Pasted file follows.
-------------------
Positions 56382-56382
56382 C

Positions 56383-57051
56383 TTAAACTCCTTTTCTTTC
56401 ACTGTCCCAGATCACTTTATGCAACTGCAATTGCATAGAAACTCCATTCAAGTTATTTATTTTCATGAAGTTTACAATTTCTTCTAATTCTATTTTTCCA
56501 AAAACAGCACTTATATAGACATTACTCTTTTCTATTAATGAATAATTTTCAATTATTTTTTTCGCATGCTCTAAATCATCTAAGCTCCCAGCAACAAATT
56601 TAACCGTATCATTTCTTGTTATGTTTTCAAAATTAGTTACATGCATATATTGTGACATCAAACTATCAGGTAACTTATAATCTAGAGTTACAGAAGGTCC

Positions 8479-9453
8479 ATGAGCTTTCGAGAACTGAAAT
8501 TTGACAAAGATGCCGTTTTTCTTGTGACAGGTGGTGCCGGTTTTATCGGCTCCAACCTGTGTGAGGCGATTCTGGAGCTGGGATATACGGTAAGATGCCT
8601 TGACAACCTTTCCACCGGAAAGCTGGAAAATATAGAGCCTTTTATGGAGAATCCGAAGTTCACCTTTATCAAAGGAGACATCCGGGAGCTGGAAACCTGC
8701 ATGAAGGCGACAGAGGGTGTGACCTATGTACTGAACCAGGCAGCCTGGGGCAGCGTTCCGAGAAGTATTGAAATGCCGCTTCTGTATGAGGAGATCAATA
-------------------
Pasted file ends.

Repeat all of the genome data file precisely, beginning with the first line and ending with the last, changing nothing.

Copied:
Positions 56382-56382
56382 C

Positions 56383-57051
56383 TTAAACTCCTTTTCTTTC
56401 ACTGTCCCAGATCACTTTATGCAACTGCAATTGCATAGAAACTCCATTCAAGTTATTTATTTTCATGAAGTTTACAATTTCTTCTAATTCTATTTTTCCA
56501 AAAACAGCACTTATATAGACATTACTCTTTTCTATTAATGAATAATTTTCAATTATTTTTTTCGCATGCTCTAAATCATCTAAGCTCCCAGCAACAAATT
56601 TAACCGTATCATTTCTTGTTATGTTTTCAAAATTAGTTACATGCATATATTGTGACATCAAACTATCAGGTAACTTATAATCTAGAGTTACAGAAGGTCC

Positions 8479-9453
8479 ATGAGCTTTCGAGAACTGAAAT
8501 TTGACAAAGATGCCGTTTTTCTTGTGACAGGTGGTGCCGGTTTTATCGGCTCCAACCTGTGTGAGGCGATTCTGGAGCTGGGATATACGGTAAGATGCCT
8601 TGACAACCTTTCCACCGGAAAGCTGGAAAATATAGAGCCTTTTATGGAGAATCCGAAGTTCACCTTTATCAAAGGAGACATCCGGGAGCTGGAAACCTGC
8701 ATGAAGGCGACAGAGGGTGTGACCTATGTACTGAACCAGGCAGCCTGGGGCAGCGTTCCGAGAAGTATTGAAATGCCGCTTCTGTATGAGGAGATCAATA